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Jun 082012
 

With my latest reviews of the Voitlander 15mm F4.5 and the Zeiss 18mm F4.0, I’ve been talking a lot about hyperfocal focusing and zone focusing, and I guess there may be some confusion about what I mean by these terms, and how to use these techniques. I will clear up the confusion and explain what I mean by these terms.

For the beginners out there, or for those of you that intrinsically understand what depth of field is, but don’t really know how to explain it, Depth of Field is the area of acceptable focus in an image.

As photographers there are a couple technical tools that we can use creatively to effect the image. One is Aperture which controls Depth of Field, the other is Shutter Speed which controls motion. For aperture, the smaller the F number the larger the “hole” the larger the F number the smaller the “hole”. This starts to get confusing because it’s somewhat counter intuitive. An easy way that I teach my students to remember why aperture is important and why we use it is: “the smaller the F number the less things in focus, the larger the F number the more things in focus”. If you remember this saying then your journey as a Depth of Field master is well on its way.

Now what is Hyperfocal Focusing? Here is the wiki definition:

hyperfocal distance is a distance beyond which all objects can be brought into an “acceptable” focus. There are two commonly used definitions of hyperfocal distance, leading to values that differ only slightly:

Definition 1: The hyperfocal distance is the closest distance at which a lens can be focused while keeping objects at infinity acceptably sharp. When the lens is focused at this distance, all objects at distances from half of the hyperfocal distance out to infinity will be acceptably sharp.

Definition 2: The hyperfocal distance is the distance beyond which all objects are acceptably sharp, for a lens focused at infinity.

Depth of Field Scale for Hyperfocal Focusing

Depth of Field Scale for Hyperfocal Focusing

How do we use this technique when making images? That is the easy part. If your lens has a Depth of Field scale on it this technique is very easy. It is use a lot by “street photographers” because you don’t need to focus the camera for every shot, you can just look through the viewfinder, compose the image, and take the picture. You sacrifice Superior sharpness for speed. As you can see in the sample images the lens barrel has a scale of distance. The black dot middle of the lens is the distance that you are currently focusing at. The numbers to the right and left of that black dot represent Apertures. So in the example image: The current focusing point is between 2.5 feet to 4 feet. The red lines in the image represent the Hyperfocal distance which is 2 1/4 feet to infinity at an aperture of F8.0. Using the same scale if I used an aperture of F4.5 you can see that the corresponding “Zone” of focus would be 2 feet 4 inches to about 6 feet. This is what I mean when I say Zone focusing.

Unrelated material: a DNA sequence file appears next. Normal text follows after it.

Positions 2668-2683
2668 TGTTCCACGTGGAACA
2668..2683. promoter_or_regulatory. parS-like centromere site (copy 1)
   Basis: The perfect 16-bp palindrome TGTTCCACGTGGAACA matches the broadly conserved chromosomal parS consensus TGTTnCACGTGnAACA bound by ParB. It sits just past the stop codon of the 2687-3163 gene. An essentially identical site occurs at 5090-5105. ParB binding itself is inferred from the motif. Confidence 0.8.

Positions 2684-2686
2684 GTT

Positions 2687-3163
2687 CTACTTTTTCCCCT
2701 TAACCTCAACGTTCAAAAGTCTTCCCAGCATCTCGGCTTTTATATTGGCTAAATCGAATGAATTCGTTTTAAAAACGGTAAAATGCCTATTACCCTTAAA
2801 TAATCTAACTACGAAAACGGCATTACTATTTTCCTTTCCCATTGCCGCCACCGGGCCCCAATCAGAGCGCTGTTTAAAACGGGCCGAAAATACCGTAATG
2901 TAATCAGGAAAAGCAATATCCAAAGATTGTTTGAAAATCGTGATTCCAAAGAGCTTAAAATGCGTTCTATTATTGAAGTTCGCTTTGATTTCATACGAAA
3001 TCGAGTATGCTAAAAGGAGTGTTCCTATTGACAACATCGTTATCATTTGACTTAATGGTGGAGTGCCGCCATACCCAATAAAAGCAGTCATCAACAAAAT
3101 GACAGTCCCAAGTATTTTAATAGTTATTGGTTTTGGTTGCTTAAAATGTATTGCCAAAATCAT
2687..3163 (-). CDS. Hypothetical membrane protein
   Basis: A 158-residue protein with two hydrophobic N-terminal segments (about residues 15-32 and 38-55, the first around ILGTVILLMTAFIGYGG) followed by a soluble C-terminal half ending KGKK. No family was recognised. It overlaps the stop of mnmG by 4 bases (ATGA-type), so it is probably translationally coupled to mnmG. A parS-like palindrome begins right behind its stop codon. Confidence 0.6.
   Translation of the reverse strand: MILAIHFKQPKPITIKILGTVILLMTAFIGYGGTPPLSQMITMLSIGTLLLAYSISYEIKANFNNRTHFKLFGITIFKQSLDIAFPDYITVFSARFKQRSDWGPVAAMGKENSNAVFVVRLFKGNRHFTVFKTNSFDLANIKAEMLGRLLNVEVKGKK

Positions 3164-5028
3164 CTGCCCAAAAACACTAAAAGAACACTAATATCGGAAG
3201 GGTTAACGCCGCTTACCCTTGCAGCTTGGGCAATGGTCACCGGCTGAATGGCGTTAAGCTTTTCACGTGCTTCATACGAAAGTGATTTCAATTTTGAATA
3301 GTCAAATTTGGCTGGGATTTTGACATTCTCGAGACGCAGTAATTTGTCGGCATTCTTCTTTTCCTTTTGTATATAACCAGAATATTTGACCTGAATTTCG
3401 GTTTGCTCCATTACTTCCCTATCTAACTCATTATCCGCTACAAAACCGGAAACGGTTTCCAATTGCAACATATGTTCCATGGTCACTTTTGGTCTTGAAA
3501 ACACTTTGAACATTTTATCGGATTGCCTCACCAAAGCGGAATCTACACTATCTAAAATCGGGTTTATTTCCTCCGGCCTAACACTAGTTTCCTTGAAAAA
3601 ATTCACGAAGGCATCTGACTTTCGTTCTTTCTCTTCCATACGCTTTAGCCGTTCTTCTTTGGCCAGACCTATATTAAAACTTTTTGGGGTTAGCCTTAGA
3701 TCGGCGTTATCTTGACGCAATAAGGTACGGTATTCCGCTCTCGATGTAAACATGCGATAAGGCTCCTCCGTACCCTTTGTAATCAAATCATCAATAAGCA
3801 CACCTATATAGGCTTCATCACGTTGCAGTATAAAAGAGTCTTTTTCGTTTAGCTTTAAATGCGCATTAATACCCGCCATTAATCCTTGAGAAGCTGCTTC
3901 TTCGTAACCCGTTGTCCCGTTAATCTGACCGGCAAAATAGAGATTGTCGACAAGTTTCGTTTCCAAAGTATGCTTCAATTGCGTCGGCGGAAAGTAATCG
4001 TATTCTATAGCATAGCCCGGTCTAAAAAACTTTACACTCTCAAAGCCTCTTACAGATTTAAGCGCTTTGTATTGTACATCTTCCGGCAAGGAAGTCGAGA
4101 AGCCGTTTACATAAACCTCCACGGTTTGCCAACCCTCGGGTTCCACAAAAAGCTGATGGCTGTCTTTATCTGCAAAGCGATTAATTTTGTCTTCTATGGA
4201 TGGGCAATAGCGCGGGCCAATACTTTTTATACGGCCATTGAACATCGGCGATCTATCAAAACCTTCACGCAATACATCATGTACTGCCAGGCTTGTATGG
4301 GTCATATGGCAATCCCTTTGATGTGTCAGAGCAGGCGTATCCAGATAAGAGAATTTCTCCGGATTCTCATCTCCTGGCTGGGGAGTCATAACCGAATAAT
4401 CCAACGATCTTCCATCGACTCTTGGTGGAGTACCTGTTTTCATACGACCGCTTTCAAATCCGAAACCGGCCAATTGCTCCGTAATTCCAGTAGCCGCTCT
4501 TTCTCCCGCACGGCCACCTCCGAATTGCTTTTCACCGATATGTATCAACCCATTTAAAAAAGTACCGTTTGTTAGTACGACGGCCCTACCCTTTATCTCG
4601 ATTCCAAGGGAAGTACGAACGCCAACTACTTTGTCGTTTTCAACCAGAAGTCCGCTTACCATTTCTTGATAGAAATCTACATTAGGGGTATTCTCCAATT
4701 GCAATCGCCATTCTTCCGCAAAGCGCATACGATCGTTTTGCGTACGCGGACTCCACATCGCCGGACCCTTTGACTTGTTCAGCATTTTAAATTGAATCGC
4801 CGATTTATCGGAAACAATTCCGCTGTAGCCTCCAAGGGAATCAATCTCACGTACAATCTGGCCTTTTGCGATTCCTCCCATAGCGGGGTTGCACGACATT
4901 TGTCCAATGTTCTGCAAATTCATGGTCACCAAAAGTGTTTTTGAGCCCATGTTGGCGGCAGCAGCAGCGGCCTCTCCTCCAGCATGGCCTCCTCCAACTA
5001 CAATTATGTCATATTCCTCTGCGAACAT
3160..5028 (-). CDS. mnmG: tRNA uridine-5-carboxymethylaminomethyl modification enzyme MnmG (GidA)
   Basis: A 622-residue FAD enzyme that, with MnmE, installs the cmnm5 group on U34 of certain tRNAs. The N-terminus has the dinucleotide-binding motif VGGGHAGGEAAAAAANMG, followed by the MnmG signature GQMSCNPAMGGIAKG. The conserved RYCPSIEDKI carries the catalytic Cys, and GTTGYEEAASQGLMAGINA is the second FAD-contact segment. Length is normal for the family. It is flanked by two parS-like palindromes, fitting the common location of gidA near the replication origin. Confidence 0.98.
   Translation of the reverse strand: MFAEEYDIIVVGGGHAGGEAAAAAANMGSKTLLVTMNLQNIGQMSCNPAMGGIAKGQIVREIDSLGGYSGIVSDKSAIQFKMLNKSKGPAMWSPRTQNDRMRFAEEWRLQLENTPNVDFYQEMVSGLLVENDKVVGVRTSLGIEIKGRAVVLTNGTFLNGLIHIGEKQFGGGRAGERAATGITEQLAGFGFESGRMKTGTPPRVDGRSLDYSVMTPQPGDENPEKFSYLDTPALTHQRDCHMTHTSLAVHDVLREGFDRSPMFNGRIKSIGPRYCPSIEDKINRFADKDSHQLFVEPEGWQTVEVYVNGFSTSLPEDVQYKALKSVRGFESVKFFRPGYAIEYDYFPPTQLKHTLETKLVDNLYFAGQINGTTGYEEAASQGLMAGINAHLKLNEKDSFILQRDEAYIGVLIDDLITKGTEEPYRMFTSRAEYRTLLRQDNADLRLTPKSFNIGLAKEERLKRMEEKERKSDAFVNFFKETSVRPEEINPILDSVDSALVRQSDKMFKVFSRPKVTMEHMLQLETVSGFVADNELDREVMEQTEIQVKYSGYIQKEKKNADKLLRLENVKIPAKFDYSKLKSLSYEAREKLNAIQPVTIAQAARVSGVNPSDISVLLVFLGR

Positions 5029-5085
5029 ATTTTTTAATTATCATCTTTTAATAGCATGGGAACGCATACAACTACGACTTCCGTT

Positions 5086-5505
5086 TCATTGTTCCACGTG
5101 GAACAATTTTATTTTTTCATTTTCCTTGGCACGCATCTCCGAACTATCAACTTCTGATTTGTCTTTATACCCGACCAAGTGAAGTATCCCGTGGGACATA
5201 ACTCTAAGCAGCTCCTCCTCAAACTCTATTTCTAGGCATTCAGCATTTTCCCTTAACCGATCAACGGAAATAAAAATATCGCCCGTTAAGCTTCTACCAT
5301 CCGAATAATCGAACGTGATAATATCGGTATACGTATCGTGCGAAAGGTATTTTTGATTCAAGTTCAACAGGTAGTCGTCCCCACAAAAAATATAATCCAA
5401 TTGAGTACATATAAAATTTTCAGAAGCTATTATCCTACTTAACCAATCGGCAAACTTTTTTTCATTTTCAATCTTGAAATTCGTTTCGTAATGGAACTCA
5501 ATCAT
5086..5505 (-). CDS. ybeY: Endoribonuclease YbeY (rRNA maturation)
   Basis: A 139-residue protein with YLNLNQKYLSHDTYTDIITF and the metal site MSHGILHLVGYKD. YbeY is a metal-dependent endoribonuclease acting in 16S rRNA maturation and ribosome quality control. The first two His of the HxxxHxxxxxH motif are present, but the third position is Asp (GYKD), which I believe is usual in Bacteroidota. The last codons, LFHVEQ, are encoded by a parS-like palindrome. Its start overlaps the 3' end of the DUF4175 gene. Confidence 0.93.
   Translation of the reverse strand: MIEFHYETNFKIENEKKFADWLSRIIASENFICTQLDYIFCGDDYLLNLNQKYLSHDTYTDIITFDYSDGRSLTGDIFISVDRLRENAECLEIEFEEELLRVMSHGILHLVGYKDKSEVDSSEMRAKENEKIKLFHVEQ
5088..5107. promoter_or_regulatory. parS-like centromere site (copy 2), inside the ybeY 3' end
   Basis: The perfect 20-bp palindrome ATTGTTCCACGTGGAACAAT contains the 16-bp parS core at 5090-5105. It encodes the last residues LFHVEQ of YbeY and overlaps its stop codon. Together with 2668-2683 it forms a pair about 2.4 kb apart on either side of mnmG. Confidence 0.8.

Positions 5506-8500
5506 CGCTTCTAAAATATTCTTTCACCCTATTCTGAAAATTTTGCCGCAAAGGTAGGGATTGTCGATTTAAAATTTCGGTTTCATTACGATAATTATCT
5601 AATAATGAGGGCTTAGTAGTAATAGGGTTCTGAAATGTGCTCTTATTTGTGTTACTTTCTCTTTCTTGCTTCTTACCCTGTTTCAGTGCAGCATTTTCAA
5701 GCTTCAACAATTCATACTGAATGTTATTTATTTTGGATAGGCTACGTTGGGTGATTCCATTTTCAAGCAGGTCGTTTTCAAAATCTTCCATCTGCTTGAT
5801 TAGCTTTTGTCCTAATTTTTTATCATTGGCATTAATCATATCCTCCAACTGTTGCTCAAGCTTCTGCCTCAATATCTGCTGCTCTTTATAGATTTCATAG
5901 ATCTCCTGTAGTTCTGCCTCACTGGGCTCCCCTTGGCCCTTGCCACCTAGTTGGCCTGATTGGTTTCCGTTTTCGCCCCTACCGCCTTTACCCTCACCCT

The difference between Hyperfocal focusing and Zone Focusing is that Hyperfocal Focusing usually means a certain distance to infinity, and is most easily accomplished with wide-angle lenses. Zone focusing is a technique used mostly for certain zones with medium focal length to medium telephoto lenses. For example when I use the 35mm Zeiss F2.0 lens I can focus at around 3 feet and set my aperture to F11 and I know that everything in the “Zone” of about 2.5 feet to 4 feet will be in focus. Or I can focus at 7 feet with an aperture of F8.0 and I know that everything in the “Zone” of 5 to 15 feet with be in focus. In the picture of the Voitlander 18mm F4.0 below, the Hyperfocal technique would be to focus at 4.5 feet, use an aperture of F8.0 and have a hyperfocal distance of 2.5 feet to Infinity. With the same lens focused at 4.5 feet, and the aperture set at F4.0, you have a “Zone” focus of 3 feet to 8 feet.

Depth of Field Scale for Hyperfocal Focusing

Depth of Field Scale for Hyperfocal Focusing

Conclusion